Community Impact

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Community Impact (CI) is a 501(c)3 nonprofit organization located at Columbia University. Community Impact (CI) serves community members from Harlem, Washington Heights, and Morningside Heights. Community Impact strives to provide high quality programs, advance the public good, and foster meaningful volunteer opportunities for students, faculty, and staff of Columbia University. CI provides food, clothing, shelter, education, job training, and companionship for residents in its surrounding communities. CI consists of a dedicated corps of about 950 Columbia University student volunteers participating in 25 community service programs, which serve more than 8,000 people each year. Community Impact has partnerships with more than 100 community organizations and agencies who do service work in the Harlem, Washington Heights, and Morningside Heights communities, including service organizations, social service offices, religious institutions, and schools. Many of these organizations refer their clients to Community Impact’s programs and work collaboratively to positively influence residents’ lives.

CI also serves as one of Columbia's governing boards, overseeing community service related clubs. The student portion of Community Impact is run primarily by seven elected student executives who oversee the coordinators of each of the groups. The student executives work closely with the Community Impact staff to facilitate operations at CI.

History

From its earliest inception as a single service initiative formed in 1981 by Columbia University undergraduates Joe DeGenova and David Joyce, Community Impact has grown into Columbia University’s largest student service organization and a primary interface between the University and the Morningside Heights and Harlem communities.

As Community Impact integrated itself into the neighborhood’s social safety-net, students identified and responded to new community needs, expanding the number of services available to clients and working towards transforming the organization into an integrated service network with a strong education emphasis. Community Impact figures foremost in the University’s long standing pledge to support education through service. Operating under the dual status as a non-profit organization and an emissary from the University, Community Impact has forged partnerships with community leaders and agencies committed to realizing neighborhood change.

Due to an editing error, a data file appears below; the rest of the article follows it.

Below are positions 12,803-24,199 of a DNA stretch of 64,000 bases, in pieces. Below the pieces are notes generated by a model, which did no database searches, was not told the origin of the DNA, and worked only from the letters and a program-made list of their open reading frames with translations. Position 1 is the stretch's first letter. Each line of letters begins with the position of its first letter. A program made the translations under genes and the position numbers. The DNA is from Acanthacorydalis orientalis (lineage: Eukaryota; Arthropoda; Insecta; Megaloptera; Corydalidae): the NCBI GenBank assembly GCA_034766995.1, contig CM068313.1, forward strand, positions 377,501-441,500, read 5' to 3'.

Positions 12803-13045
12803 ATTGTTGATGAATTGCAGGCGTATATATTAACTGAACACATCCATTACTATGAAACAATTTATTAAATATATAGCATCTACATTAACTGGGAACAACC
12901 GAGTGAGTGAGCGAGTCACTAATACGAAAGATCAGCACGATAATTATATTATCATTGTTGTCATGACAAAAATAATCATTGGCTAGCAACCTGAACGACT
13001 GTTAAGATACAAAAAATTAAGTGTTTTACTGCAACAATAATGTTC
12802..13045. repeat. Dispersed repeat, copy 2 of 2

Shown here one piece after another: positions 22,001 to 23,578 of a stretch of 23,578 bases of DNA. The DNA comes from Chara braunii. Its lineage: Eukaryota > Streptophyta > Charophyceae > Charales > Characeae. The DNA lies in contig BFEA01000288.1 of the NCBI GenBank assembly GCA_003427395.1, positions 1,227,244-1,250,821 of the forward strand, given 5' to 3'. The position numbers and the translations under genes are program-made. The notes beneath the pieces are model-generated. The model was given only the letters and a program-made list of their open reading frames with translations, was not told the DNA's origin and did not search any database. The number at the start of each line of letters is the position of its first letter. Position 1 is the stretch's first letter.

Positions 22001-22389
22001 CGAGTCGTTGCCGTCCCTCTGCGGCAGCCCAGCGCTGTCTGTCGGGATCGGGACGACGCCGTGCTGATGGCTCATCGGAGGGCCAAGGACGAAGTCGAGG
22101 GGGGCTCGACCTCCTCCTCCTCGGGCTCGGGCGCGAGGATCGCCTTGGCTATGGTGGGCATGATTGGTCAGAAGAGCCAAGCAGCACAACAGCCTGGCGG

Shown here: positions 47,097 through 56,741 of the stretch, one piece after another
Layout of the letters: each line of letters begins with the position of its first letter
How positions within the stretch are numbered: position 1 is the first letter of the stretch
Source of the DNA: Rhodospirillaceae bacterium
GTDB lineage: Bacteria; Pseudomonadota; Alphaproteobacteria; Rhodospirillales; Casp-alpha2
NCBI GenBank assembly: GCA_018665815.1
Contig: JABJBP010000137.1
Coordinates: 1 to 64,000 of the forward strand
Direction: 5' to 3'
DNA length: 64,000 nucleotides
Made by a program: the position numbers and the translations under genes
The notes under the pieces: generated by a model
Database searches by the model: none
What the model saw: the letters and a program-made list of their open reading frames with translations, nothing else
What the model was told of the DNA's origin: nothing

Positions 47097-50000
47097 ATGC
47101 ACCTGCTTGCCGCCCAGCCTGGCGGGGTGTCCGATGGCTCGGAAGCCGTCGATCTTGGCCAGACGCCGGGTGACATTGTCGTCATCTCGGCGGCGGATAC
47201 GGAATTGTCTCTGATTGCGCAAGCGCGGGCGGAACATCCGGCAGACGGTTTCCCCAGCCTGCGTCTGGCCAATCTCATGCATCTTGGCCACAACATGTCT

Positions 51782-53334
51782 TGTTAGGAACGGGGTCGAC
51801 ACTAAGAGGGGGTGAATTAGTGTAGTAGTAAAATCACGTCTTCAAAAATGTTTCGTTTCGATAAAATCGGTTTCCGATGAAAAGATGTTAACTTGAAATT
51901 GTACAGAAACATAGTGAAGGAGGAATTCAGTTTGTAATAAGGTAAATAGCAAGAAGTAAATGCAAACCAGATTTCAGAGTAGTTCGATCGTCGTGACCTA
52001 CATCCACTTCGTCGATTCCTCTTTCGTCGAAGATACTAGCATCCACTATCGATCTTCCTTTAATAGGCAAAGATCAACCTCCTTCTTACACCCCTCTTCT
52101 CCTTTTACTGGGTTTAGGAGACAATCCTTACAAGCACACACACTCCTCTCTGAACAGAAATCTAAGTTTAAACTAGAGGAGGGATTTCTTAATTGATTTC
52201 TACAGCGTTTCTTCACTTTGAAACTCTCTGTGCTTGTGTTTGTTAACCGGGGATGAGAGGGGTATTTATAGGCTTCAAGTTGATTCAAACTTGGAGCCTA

Programs

Community Impact’s programs can be grouped into four areas, based on the type of programming and the constituency that is being served. The four categories are: Youth Programs, Health and Environment Programs Adult Education Programs, and the Emergency Programs (Assistance and Advocacy).

Youth Programs: Community Impact runs 13 separate groups that work with young people, from mentoring, tutoring, and literacy programs, to programs in which Columbia students teach classrooms about art or conflict resolution.

Health and Environment Programs: These programs are all aimed at building the health of Columbia’s surrounding communities by providing education to youth and families and to eliminate the barriers to health imposed by poverty and marginalization. This is done in a variety of ways, from teaching classes on healthy living to middle schoolers to educating families on the availability of government benefits.

Adult Education Programs: CI’s Adult Programs provide an important range of services to adult residents in the Harlem, Morningside Heights, and Washington heights communities. Programs offered include ESL classes, computer training, career counseling, and a critically acclaimed GED program, which helps adults receive high school equivalency diplomas and move on to college or employment.

Emergency Programs (Assistance and Advocacy): This group includes some of CI’s oldest programs, and its programs form an integral part of our community’s social safety-net. Lunch is served to about 100 homeless or low-income guests each Friday at the Broadway Presbyterian Church, a food pantry is run out of Ford Hall on 114th St, and Columbia students staff two homeless shelters 6 nights a week.

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